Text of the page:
Review:  I would like to start by saying that I am a huge Star Wars fan and also a Kevin Hearne fan.  So when I saw that Heir to the Jedi was a Star Wars novel written by Kevin Hearne I was so excited I squealed a little.  I enjoyed Heir to the Jedi.  But I did have a couple of issues to begin with.
     The first person POV set in Luke’s head is unsettling and kept throwing me off for two reasons.  First, the vast majority of other Star Wars novels are written in the third person POV; so it was strange to be reading a Star Wars novel in first person.  I think I could have gotten accustomed to this were it not for the fact that the POV character is none other than Luke Skywalker, which is my second reason for being unsettled at first.
     Luke is such a well known character from the movies and previous books that most Star Wars fans already have their own ideas of how he should think, and how he should act.  So being told what Luke is thinking, and not having it match what we think he should  be like (and let’s face it, we all have different opinions of what he should think and how he should act), was strange and unsettling.  Had this novel been told from the first person POV with a minor or new main character I think it would have been fine.  But since it was Luke I think third person POV would have been a better choice.
     The plot itself is great. It’s a rollicking good adventure, and I eventually did get past my issues with the first person POV.  I am glad that I stuck with it and was able to get past my initial issues with Heir to the Jedi.

**I received a free copy of this book in exchange for my honest review via NetGalley.**

Publisher: Lucas Books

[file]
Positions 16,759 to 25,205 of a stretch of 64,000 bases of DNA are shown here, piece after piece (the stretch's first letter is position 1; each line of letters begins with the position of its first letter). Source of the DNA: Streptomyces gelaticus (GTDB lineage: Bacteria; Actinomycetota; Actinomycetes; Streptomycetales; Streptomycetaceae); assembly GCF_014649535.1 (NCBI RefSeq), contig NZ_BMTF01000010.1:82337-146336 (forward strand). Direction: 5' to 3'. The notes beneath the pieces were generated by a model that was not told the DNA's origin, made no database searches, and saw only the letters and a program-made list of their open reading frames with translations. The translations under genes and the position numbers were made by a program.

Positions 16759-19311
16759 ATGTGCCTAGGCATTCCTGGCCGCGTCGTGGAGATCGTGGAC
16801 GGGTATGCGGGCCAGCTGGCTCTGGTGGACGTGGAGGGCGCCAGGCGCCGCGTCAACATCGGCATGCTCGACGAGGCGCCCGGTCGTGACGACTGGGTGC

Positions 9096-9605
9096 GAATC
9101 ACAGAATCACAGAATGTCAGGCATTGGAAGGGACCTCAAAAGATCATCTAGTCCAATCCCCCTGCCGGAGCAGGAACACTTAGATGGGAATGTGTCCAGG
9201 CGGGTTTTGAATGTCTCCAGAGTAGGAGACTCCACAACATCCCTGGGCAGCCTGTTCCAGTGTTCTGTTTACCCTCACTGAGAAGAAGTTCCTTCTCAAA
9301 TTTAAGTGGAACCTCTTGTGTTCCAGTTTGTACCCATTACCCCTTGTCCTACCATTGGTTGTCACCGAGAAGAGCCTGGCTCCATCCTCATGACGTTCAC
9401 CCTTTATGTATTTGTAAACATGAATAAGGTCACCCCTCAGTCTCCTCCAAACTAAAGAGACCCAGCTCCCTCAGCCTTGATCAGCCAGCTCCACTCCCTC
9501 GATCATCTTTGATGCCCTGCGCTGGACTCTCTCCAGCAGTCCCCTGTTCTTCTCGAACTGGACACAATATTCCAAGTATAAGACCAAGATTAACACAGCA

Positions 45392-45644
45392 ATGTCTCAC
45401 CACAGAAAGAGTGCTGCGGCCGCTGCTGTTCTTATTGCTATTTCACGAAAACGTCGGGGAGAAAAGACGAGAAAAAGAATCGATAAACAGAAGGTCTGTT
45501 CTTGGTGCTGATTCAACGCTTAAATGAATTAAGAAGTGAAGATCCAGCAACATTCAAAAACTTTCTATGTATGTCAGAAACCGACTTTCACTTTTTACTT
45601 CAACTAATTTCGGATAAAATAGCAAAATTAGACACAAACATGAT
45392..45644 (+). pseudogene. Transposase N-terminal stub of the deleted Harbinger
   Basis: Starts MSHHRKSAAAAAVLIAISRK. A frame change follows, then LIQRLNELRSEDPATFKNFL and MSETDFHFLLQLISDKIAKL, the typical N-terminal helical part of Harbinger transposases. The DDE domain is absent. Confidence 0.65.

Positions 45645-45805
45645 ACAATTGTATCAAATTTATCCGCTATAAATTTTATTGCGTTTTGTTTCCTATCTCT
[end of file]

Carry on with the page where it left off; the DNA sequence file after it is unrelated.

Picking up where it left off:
If you like this book you may want to read:

Razor’s Edge (Star Wars: Empire and Rebellion #1) by Martha Wells

Honor Among Thieves (Star Wars: Empire and Rebellion #2) by James S.A.Corey

The Iron Druid Chronicles by Kevin Hearne (See BookGirlR's review of Hounded here)

Sunday, May 17, 2015

Afterworlds - Review

Title: Afterworlds
Author: Scott Westerfeld

      “Darcy Patel is afraid to believe all the hype. But it’s really happening – her teen novel is getting published. Instead of heading to college, she’s living in New York City, where she’s welcomed into the dazzling world of YA publishing. That means book tours, parties with her favorite authors, and finding means sleepless nights rewriting her first draft and struggling to find the perfect ending… all while dealing with the intoxicating, terrifying experience of falling in love – with another writer.               “Told in alternating chapters is Darcy’s novel, the thrilling story of Lizzie, who wills her way into the afterworld to survive a deadly terrorist attack. With survival comes the responsibility to guide the ghost with whom she shares a surprising personal connection. But Lizzie’s not alone in her new calling – she has counsel from a fellow spirit guide, a very desirable one, who is torn between wanting Lizzie and warning her that… BELIEVING IS DANGEROUS.”